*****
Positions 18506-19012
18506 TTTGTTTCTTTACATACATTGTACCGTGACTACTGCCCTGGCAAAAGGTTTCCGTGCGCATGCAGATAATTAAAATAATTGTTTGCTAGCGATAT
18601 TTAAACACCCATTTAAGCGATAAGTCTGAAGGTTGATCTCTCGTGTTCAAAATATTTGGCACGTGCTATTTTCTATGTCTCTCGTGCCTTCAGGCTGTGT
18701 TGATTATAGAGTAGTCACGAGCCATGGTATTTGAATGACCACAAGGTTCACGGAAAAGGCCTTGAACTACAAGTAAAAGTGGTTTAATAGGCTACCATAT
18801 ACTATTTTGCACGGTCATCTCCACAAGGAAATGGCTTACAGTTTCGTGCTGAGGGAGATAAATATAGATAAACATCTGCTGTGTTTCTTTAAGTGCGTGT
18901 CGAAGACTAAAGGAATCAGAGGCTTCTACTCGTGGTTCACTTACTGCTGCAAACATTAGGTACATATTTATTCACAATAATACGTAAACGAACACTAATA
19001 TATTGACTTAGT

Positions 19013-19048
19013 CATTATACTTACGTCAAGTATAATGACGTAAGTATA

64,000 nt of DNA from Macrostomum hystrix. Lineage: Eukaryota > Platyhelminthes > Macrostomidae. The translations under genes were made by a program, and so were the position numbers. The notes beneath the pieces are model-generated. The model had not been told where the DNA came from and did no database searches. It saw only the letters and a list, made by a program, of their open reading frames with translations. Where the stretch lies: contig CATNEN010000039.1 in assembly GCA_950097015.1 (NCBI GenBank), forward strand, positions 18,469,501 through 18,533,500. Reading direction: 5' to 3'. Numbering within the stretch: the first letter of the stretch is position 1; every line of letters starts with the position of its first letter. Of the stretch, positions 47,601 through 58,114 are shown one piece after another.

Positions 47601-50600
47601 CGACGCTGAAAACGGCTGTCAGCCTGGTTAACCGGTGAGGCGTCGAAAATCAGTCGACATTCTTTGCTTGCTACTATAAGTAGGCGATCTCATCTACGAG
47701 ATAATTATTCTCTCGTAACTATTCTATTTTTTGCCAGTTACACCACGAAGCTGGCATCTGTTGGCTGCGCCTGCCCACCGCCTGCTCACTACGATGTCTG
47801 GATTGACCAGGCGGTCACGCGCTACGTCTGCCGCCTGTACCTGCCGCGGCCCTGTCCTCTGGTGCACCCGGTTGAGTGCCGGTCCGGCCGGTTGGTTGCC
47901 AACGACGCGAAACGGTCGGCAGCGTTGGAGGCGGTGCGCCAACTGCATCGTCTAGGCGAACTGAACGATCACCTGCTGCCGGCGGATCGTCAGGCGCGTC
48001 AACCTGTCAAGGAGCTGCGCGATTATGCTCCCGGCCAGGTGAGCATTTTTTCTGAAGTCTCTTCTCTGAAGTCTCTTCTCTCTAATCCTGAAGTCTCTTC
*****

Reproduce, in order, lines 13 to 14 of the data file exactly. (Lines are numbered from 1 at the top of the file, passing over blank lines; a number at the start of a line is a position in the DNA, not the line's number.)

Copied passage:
47701 ATAATTATTCTCTCGTAACTATTCTATTTTTTGCCAGTTACACCACGAAGCTGGCATCTGTTGGCTGCGCCTGCCCACCGCCTGCTCACTACGATGTCTG
47801 GATTGACCAGGCGGTCACGCGCTACGTCTGCCGCCTGTACCTGCCGCGGCCCTGTCCTCTGGTGCACCCGGTTGAGTGCCGGTCCGGCCGGTTGGTTGCC